The ‘magic mirror’ craftsman works to keep delicate craftsmanship alive
KYOTO – At first glance, this mirror looks like any other, but shining it reflects an image of Amitabha Buddha on the wall.
Another reveals an image of Jesus Christ on the cross.
These kinds of “magic mirrors” were widely made during the Edo period (1603-1867), when underground Christians used them to worship their faith in secret. Some have suggested that bronze mirrors from ancient times may also have had similar functions.
The centuries-old skills for making these magic mirrors are preserved today at Yamamoto Gokin Seisakusho, a workshop in Kyoto’s Shimogyo district founded in the late Edo period – the only magic mirror maker in Japan, according to its representatives.
The late Shinji Yamamoto, a third-generation owner of the studio, revived the technology to make them in 1974, after it had been lost for about half a century. He did this after a Western scholar showed interest in making it.
The skills needed to make them are currently nurtured by 72-year-old Fujio, a fourth-generation master, and his 46-year-old son Akihisa. The father-son couple made a magic mirror in the style of the Hidden Christians of Japan which was presented to Pope Francis in 2014.
Magic mirrors have also appeared in works of fiction, including cartoons and video games, and Akihisa said his studio gets special commissions for them from overseas artists.
“I want this technology to be preserved,” he said. “What is unnecessary, however, will not survive. I therefore hope to continue working to spread the knowledge of this technology as much as possible.
A DELICATE PROCESS
Akihisa explained that irregularities form on a mirror surface in relief patterns on the back side when ground to a certain fineness.
The unevenness is too small to be seen with the naked eye, but exposing it to light causes a diffuse reflection that picks up the patterns, according to the fifth-generation craftsman.
The manufacturing process requires a succession of delicate tasks.
Molten copper and tin are poured into a patterned mold to make a casting. The cast metal object is then ground using four types of files and three types of tools called “sen”.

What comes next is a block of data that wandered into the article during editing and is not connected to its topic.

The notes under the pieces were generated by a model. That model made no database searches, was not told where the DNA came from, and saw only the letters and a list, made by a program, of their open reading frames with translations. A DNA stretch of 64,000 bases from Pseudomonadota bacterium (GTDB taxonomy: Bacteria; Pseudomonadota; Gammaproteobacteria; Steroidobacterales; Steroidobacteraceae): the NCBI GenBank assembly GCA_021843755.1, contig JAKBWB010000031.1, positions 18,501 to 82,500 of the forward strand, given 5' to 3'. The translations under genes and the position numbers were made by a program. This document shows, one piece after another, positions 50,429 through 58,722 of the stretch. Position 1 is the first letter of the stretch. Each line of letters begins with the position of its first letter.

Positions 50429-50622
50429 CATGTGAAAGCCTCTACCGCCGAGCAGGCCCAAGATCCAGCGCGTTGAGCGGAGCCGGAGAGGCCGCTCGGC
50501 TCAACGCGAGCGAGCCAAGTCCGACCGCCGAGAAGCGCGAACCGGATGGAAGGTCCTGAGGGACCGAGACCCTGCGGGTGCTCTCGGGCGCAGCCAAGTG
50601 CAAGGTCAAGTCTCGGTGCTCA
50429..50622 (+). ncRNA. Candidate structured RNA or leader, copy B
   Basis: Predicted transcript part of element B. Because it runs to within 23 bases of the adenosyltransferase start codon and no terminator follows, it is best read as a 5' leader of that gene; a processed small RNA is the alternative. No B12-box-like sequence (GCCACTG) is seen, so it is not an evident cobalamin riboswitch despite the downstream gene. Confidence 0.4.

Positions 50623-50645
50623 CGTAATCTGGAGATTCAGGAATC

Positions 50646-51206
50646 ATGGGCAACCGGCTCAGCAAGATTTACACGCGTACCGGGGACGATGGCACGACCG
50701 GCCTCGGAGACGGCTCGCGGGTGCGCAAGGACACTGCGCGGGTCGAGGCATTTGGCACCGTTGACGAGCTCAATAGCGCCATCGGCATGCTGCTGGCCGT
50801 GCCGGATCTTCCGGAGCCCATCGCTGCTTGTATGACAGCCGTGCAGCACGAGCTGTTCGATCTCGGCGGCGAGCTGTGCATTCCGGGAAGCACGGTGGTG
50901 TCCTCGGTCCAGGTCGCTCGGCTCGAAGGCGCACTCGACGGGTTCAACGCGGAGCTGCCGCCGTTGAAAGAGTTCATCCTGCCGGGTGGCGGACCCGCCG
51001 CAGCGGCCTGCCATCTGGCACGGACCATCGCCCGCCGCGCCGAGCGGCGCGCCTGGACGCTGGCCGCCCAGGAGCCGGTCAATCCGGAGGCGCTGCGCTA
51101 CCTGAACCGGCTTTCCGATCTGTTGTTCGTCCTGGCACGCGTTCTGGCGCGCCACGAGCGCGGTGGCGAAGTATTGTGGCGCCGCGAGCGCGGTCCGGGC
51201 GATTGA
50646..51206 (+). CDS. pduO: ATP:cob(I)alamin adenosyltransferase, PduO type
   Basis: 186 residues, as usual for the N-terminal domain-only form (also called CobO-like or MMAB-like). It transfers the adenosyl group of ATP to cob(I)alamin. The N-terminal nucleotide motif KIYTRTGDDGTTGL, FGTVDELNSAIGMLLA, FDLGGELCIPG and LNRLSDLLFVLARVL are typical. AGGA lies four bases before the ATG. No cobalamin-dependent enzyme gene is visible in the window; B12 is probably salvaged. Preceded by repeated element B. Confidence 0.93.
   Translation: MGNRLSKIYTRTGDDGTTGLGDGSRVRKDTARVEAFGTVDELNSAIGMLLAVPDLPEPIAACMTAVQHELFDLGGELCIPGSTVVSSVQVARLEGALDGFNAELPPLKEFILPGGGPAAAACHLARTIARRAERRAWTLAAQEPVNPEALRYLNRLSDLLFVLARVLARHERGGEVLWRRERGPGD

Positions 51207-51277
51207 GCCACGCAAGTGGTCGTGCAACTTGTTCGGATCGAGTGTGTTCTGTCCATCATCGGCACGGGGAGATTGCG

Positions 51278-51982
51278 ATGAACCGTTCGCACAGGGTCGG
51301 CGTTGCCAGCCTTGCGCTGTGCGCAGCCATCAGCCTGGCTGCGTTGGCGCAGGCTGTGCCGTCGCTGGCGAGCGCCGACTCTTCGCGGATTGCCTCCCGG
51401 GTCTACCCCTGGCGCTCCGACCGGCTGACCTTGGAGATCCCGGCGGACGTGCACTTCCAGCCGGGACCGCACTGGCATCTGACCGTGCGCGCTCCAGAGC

It only takes half a day to grind an ordinary mirror, but the process takes a full month to make a magic mirror.
The more the surface is ground, the clearer the projected image. But the work requires the utmost care because the mirror surface will break if over-grinded.
“It means that all your efforts over the past month are in vain and you have to start all over again,” Akihisa said. “Your mind goes completely blank. Pretty much the only thing you can do on a day that happens is grab a drink and get changed. So, too much ambition, and you’ll end up going the extra mile.
After a mirror has been ground to a satisfactory level of fineness, its surface must still be carefully polished with a whetstone and two kinds of charcoal. The whole process is finished with nickel plating.
Akihisa said he sets aside between two and six months to complete a magic mirror that measures 20 centimeters in diameter, with time included in case of errors.
The magic mirrors captured the hearts of many, including Takahiro Onishi, a 45-year-old singer who lives in Kyoto. He fell in love with mirrors at first sight when he saw Akihisa showing off one at an event about three years ago.
He asks to visit Yamamoto’s workshop and buys a magic mirror that projects the image of a Sanskrit character. He said he put the mirror on a Shinto shrine in his home and shined his smartphone light into it every once in a while to project the design.
“Light up a mirror that only shows your own face, and you suddenly see something quite different,” Onishi said. “It makes me feel like I’m seeing the joy and pain of a human being. It allows me to face who I really am.